Pirates notebook: Huntington keeps eye on waiver wire
CINCINNATI — With the non-waiver trade deadline in the past, general managers have moved on to watching the waiver wire, a process the Pirates' Neal Huntington called interesting.
“You're looking to add to your team and prevent teams behind you from adding to theirs,” he said Sunday. “It's an intellectual exercise of cat-and-mouse, but you have to be prepared to take the players that you claim.”
Huntington said if the Pirates can find an upgrade or prevent someone behind them from getting better, they'll make a claim.
“We have,” he said, “and we'll continue to do so.”
• The three-game attendance for the series at Great American Ball Park was 121,030, and Pirates manager Clint Hurdle spoke several times about the experience of playing in such a charged environment. Outfielder Andrew McCutchen mentioned the atmosphere after Sunday's win. “I've never been in a playoff game, but I'm sure it kind of feels like that,” he said. “Two teams at the top playing against each other.” Right-hander A.J. Burnett wasn't as affected. “I've been in October, and it's nothing like October,” he said. “But it's a good rivalry. We're not finished with them.”
• Despite tension Friday and Saturday, Sunday's finale was quiet. The Pirates didn't hit any Reds batters with pitches, and catcher Rod Barajas said they never intended to. “You can't get consumed by it, where we have to protect our guys, we have to do this. Bottom line, we have to win the game,” he said. “You have to realize what's most important. Is it (to) feel good about yourself or go out there and win the game? For us, it was a no-doubter.” Huntington also addressed the lack of retribution. “There is a right way and a right time to handle situations, and our guys are working through that,” he said. “It may not be as blatant as everybody wants it to be. The competitor in you wants immediate payback, but the reality is there's not a good spot for it in the game.”
• Umpire Brian Gorman, manning third base Sunday, got another visit from Hurdle when he called out Starling Marte in the eighth inning. Replays showed third baseman Todd Frazier's swipe tag didn't connect. “(Gorman) told me he got it right,” Hurdle said. “And I said, ‘Boy, I sure hope so,' because it just didn't look right.”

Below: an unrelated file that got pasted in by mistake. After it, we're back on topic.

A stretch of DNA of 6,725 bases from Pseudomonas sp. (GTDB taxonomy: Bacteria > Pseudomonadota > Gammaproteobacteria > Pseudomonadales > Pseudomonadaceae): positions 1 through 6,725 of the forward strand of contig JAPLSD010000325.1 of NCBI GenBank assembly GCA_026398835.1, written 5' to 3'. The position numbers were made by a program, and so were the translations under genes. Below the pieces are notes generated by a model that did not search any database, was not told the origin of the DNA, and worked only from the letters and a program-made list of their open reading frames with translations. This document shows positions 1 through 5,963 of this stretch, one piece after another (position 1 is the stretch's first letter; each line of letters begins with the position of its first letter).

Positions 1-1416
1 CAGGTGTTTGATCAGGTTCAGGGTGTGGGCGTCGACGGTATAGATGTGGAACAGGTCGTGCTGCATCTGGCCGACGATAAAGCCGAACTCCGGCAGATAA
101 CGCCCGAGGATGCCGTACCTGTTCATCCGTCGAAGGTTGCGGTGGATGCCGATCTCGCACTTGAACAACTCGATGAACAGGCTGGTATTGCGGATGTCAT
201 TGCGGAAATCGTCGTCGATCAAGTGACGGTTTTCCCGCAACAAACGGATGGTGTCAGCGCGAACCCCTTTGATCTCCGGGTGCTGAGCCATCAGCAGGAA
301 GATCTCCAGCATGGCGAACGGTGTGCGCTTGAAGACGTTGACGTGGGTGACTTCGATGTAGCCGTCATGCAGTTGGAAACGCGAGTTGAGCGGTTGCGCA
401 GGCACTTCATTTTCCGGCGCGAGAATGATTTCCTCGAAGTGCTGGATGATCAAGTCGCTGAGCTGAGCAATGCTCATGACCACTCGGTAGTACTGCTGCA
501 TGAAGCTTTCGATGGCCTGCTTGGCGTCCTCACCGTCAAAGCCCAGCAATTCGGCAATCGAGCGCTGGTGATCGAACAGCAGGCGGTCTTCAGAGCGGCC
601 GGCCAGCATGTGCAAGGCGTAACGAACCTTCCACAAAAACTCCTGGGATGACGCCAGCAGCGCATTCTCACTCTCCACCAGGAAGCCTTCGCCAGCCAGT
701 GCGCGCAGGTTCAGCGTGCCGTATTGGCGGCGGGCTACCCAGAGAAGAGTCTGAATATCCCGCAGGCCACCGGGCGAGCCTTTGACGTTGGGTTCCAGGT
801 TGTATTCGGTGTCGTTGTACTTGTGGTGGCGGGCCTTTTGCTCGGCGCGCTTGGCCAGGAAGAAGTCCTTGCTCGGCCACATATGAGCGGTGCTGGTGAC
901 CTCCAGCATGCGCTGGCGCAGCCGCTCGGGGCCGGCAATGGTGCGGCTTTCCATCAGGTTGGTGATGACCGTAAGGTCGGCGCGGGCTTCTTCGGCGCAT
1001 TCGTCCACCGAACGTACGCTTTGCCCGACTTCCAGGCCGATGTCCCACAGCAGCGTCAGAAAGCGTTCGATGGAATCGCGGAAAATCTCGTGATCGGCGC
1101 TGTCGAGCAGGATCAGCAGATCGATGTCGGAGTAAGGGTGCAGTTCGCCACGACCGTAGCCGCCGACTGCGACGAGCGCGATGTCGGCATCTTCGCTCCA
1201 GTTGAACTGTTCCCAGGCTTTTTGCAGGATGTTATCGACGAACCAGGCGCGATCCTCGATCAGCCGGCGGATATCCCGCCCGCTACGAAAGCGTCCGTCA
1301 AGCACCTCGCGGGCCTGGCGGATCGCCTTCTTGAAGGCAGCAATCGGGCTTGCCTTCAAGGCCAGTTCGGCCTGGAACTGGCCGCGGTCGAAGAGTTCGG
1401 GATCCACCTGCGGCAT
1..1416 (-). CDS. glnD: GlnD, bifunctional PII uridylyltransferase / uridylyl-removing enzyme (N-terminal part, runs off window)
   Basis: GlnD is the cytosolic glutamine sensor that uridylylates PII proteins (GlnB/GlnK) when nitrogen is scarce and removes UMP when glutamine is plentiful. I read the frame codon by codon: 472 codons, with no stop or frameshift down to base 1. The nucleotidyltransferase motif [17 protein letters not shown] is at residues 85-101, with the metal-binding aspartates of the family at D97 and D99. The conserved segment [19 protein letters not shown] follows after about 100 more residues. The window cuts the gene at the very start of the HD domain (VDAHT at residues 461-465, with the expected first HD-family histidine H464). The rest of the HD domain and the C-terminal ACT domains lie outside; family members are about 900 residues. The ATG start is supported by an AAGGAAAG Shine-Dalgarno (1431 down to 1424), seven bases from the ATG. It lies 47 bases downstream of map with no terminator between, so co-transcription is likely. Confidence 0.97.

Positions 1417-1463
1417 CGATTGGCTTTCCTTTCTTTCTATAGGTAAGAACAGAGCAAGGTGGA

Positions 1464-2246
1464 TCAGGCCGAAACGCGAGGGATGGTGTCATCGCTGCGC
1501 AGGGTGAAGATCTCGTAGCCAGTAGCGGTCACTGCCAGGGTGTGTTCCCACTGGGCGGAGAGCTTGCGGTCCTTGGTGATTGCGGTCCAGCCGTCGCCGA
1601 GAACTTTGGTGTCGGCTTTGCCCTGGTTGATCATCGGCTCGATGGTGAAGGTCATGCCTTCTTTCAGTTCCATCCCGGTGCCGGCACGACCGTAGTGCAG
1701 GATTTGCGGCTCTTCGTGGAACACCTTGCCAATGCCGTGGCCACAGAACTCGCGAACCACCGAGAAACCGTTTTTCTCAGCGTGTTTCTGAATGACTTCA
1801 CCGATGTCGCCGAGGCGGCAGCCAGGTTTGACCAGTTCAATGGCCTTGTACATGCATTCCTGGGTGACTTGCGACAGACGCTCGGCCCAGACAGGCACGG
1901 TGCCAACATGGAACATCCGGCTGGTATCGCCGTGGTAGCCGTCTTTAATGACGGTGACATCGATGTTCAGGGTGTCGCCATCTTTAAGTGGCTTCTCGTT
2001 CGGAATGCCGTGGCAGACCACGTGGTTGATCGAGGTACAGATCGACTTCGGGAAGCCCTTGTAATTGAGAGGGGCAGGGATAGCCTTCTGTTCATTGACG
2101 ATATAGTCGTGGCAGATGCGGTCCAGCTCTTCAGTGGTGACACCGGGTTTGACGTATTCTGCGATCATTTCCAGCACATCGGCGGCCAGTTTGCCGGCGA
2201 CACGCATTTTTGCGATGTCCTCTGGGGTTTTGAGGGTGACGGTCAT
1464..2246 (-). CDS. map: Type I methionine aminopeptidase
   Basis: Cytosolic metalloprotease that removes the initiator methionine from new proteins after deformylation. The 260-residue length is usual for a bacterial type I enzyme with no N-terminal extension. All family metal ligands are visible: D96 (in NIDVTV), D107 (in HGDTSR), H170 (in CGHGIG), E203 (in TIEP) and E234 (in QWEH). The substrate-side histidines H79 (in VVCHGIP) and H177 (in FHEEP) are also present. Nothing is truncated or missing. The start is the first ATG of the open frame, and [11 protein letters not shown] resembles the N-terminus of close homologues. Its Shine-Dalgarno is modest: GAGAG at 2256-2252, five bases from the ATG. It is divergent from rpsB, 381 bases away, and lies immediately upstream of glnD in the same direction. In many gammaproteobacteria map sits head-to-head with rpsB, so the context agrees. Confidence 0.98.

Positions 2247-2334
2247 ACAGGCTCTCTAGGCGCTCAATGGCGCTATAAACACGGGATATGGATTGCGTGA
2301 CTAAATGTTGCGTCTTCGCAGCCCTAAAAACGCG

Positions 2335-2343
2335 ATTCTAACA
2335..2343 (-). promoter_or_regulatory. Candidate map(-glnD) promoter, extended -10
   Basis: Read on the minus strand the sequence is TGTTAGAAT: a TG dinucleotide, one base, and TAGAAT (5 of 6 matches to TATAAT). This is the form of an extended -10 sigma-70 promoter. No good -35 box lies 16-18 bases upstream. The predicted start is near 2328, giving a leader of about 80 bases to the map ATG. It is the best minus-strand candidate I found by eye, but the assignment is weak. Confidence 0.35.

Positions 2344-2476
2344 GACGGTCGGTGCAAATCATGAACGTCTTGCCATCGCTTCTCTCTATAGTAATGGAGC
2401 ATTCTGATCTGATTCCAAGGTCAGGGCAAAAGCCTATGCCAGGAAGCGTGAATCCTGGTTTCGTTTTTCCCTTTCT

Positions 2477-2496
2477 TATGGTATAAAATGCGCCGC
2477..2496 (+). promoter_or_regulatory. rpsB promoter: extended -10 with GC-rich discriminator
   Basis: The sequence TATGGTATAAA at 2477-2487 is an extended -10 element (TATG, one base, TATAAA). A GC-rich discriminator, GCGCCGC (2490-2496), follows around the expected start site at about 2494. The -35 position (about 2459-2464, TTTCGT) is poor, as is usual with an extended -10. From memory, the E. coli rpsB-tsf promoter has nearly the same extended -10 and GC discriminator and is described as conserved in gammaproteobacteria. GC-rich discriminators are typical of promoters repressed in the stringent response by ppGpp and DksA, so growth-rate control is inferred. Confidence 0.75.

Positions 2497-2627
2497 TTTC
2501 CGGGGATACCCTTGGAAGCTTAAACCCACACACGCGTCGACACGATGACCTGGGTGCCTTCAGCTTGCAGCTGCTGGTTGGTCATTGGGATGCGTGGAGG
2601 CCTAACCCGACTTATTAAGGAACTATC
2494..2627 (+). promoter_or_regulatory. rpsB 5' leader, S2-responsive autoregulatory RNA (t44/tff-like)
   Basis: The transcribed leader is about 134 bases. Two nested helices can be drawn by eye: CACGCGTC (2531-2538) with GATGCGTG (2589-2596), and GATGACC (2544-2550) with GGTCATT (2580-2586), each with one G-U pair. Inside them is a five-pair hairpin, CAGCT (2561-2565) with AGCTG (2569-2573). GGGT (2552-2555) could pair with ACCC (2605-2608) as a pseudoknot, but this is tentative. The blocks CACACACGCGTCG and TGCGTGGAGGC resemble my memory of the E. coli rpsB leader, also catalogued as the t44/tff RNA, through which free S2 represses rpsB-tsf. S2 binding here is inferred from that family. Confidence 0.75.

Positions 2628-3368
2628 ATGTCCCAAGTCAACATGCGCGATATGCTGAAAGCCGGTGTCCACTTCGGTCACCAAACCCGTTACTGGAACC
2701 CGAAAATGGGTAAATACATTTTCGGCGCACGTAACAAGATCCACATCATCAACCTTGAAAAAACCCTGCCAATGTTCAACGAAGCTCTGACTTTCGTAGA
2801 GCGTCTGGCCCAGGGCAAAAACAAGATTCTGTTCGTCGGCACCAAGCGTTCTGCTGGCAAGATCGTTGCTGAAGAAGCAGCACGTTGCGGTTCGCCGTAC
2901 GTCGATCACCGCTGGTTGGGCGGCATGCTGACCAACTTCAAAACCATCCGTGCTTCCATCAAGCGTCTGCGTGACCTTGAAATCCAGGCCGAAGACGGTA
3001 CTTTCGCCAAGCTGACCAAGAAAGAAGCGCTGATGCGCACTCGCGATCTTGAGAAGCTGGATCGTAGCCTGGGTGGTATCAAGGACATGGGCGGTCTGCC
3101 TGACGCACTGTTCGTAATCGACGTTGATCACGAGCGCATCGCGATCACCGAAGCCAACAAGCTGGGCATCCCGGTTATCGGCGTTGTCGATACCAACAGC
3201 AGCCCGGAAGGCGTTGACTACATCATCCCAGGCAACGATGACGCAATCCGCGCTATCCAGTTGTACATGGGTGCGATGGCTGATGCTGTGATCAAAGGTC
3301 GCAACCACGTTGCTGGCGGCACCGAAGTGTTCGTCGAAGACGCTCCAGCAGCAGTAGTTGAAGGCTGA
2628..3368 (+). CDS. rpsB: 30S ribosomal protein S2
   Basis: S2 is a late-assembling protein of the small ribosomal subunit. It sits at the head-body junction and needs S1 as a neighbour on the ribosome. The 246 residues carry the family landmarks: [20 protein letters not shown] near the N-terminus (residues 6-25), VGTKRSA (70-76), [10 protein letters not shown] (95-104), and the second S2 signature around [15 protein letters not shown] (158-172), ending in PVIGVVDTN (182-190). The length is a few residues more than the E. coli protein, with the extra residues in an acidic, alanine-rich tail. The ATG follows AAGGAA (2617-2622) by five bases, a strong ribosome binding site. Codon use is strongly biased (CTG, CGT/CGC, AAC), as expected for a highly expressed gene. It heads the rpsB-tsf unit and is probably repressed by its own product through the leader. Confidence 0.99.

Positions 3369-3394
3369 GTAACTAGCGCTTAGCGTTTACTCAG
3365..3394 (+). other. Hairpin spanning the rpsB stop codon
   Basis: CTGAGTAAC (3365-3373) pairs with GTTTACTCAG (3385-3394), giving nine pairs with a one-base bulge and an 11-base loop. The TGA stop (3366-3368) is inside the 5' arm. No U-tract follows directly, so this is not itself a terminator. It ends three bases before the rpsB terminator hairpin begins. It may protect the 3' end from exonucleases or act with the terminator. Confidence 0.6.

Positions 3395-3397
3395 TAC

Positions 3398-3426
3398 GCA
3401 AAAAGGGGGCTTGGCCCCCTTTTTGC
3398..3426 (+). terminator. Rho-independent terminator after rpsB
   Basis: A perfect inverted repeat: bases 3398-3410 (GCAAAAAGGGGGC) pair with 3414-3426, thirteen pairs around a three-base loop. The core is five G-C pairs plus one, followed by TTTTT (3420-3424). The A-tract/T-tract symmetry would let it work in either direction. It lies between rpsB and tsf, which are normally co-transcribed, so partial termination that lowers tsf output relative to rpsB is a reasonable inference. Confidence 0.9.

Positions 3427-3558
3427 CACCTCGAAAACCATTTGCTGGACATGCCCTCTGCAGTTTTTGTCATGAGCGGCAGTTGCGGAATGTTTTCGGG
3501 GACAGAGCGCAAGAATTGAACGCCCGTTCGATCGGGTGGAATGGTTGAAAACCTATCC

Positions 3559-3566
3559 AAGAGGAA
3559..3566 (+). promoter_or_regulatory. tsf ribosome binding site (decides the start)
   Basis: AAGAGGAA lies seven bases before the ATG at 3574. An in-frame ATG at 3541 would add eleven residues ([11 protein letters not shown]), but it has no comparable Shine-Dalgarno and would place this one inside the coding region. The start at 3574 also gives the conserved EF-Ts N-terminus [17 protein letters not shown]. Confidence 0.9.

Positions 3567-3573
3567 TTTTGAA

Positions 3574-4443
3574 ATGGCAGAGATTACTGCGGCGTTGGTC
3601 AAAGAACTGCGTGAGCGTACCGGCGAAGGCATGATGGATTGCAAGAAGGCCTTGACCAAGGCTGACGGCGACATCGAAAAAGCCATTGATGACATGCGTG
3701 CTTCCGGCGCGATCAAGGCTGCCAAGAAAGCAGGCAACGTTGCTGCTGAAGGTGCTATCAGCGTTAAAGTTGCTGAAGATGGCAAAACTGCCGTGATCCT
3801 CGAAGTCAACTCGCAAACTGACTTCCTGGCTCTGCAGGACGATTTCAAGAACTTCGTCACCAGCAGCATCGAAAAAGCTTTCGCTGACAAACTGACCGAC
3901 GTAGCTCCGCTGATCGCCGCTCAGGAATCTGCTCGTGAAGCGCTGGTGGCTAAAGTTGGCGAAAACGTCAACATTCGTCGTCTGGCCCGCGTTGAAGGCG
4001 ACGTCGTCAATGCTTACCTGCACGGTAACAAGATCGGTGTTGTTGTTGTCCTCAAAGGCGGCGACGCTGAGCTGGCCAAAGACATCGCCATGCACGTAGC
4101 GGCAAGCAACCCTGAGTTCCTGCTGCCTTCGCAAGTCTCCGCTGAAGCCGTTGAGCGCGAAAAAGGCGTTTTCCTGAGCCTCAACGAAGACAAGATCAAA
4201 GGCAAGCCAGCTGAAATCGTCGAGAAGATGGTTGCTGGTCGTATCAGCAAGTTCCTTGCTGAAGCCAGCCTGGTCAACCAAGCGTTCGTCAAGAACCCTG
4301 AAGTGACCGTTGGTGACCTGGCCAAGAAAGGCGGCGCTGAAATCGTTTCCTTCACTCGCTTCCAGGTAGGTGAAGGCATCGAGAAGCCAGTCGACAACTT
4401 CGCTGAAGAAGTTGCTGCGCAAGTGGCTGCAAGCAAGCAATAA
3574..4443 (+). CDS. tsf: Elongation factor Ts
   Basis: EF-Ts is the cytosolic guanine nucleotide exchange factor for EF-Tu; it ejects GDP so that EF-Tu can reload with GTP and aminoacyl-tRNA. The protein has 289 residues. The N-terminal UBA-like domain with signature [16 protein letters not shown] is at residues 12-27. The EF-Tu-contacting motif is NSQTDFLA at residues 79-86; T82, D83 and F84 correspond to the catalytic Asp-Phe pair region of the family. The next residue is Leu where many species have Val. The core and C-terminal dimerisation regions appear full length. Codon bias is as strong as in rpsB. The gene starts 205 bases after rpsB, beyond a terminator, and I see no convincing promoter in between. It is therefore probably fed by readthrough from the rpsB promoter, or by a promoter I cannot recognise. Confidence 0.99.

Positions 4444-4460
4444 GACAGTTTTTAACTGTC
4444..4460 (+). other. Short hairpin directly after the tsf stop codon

• Marte snapped a 1-for-17 skid with his fourth-inning triple that put the Pirates ahead to stay.
— Karen Price
You are solely responsible for your comments and by using TribLive.com you agree to our Terms of Service.
We moderate comments. Our goal is to provide substantive commentary for a general readership. By screening submissions, we provide a space where readers can share intelligent and informed commentary that enhances the quality of our news and information.
While most comments will be posted if they are on-topic and not abusive, moderating decisions are subjective. We will make them as carefully and consistently as we can. Because of the volume of reader comments, we cannot review individual moderation decisions with readers.
We value thoughtful comments representing a range of views that make their point quickly and politely. We make an effort to protect discussions from repeated comments either by the same reader or different readers
We follow the same standards for taste as the daily newspaper. A few things we won't tolerate: personal attacks, obscenity, vulgarity, profanity (including expletives and letters followed by dashes), commercial promotion, impersonations, incoherence, proselytizing and SHOUTING. Don't include URLs to Web sites.
We do not edit comments. They are either approved or deleted. We reserve the right to edit a comment that is quoted or excerpted in an article. In this case, we may fix spelling and punctuation.
We welcome strong opinions and criticism of our work, but we don't want comments to become bogged down with discussions of our policies and we will moderate accordingly.
We appreciate it when readers and people quoted in articles or blog posts point out errors of fact or emphasis and will investigate all assertions. But these suggestions should be sent via e-mail. To avoid distracting other readers, we won't publish comments that suggest a correction. Instead, corrections will be made in a blog post or in an article.